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Peter Taylor enjoying life in the National League

By Jon Couch

He’s spent the best part of half a century in football, 32 of those years occupying the manager’s hotseat, but Peter Taylor is enjoying life more than ever right now.

Many thought the 65-year-old former England caretaker manager had committed career suicide when he agreed to take over the reins at Dagenham & Redbridge in the summer with the club strapped for cash and having to sell their best players to balance the books.

But fast forward three months and the future suddenly looks a lot rosier at Victoria Road.

Under new American owners, the Daggers have steadied the ship off the field and re-built their squad on it and after an impressive run of six wins out of seven, have established themselves as one of the National League’s most in-form sides.

Taylor, as one of football’s most respected figures, has learned more than most how to take the rough with the smooth.

A glittering management career which started in Non-League at Dartford in 1986 took in a plethora of clubs such as Gillingham, Leicester City, Hull City and Stevenage Borough and peaked with a one-match stint as caretaker manager of England in 2000 where he will be forever known as the first manager to hand David Beckham the captain’s armband for the national team.

Now the wily campaigner from Southend-on-Sea can start reflecting on another gamble which appears to be paying off, against all the odds.

After taking just eight points from their opening ten games, in came the Americans to save the Daggers’ bacon, in the form of a consortium led by Peter B. Freund, Craig Unger and former Manchester United goalkeeper and United States international Tim Howard.

Since then, a number of high-profile new arrivals, such as Boreham Wood pair Angelo Balanta and Alex Davey, loan striker Conor Wilkinson and, more recently, Ebbsfleet stalwart Kenny Clark, have helped lift the Daggers out of danger and imperiously up the National League table.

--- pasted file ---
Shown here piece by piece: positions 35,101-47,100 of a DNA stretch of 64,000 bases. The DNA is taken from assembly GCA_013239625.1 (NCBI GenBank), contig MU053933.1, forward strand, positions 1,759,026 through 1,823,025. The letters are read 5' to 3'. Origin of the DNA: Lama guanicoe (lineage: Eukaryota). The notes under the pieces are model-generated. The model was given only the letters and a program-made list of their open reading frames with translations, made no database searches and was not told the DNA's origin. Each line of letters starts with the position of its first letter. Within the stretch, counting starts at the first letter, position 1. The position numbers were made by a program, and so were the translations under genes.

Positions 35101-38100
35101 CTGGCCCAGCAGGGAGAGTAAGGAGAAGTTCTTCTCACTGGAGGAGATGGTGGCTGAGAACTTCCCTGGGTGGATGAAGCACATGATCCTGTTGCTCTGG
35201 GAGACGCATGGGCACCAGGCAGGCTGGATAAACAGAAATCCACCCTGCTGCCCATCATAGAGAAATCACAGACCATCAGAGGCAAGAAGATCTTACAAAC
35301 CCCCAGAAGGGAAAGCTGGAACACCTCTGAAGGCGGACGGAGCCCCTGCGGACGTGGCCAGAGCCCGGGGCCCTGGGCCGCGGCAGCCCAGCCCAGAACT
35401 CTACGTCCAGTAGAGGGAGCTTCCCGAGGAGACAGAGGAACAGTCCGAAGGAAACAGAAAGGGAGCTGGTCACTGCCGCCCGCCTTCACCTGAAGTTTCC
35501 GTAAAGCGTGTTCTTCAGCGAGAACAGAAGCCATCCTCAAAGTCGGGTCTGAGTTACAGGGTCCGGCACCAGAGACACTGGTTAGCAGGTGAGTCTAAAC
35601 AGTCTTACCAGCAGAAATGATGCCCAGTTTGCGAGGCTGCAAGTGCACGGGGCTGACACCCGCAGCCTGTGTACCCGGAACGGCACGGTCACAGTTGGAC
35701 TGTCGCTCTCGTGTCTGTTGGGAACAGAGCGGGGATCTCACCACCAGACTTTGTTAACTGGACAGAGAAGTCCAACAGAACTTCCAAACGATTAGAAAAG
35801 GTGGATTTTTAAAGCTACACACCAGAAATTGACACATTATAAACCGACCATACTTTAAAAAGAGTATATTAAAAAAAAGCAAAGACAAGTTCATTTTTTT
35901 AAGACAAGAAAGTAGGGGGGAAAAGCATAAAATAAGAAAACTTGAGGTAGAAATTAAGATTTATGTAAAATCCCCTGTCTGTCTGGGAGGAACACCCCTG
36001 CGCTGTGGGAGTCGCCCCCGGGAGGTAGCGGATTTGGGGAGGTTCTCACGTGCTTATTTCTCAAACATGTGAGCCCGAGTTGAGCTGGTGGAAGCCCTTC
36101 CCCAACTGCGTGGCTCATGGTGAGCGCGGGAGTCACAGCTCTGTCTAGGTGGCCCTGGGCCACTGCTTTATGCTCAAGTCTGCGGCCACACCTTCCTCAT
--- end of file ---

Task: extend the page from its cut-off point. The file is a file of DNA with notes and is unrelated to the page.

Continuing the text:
“I’m thoroughly enjoying it, and it’s nice that I’m beginning to enjoy matchdays too now,” Taylor told The NLP. “It’s no coincidence that results have improved since the new owners came in. I’ve met them a couple of times now, they are desperate to do well and have told me they will back me in whatever I want to do to improve the team.


“I’m in regular contact with them on email and they’ve delivered in everything they say they would do. It’s a good place to be right now.

“I was fully aware of the club’s situation and the problems it had when I came to the club. Everyone was completely honest with me about the limited budget we had and it wasn’t something I went into blind.

“People said to me at the time ‘why would you want to take that on’, but I did it for the right reasons, because I still love coaching and managing young players. It felt right and I’m delighted that I did take it on and I’m enjoying every minute of it.”

Although this is Taylor’s first job in Non-League football since leaving Dover Athletic in 1996, the former Tottenham Hotspur and Crystal Palace winger wasn’t caught out cold by the quality of the National League and believes the fifth tier is gaining more recognition than ever from the higher echelons.

“It’s a really, really good league and I definitely feel the Football League clubs respect it more,” Taylor added.

“A few years ago the fifth tier was regarded as ‘Non-League’ but it’s not Non-League anymore. These are professional clubs playing at a high standard in a very competitive division.

“I wasn’t surprised at all by the standard. Before I came to Dagenham I was doing a bit of scouting for Portsmouth covering the National League so I knew what a good level of football it was and it’s getting stronger all the time.”


Four wins on the trot may have only hoisted Dagenham up to 15th in the table after a sticky start, but with the division so closely stacked and a play-off place up for grabs for the seventh-place team, is Taylor looking at completing one of the division’s most decorated turnarounds?

“Well, if you’d have told me we would get 15 points from our last six matches I’d have snapped your hand off,” he continued. “But, of course, we have to be realistic. We are in a very competitive division and we have a lot of work to do if we’re going to start talking about play-offs.

“We set ourselves a target of getting to 30 points by Christmas and seeing where we go from there, but we’ve got some very tough games ahead of us. We’ve got Leyton Orient twice and then John [Still] coming back to us with Barnet – those are massive games and anything we can pick up from them will be a bonus.

“We may bring a few more players in but I like to give the young players a chance. They’ve been playing with other young players but now we’ve brought in a bit more experience in order to help them progress.

“If they can continue to do that, then the club will be heading in the right direction.”

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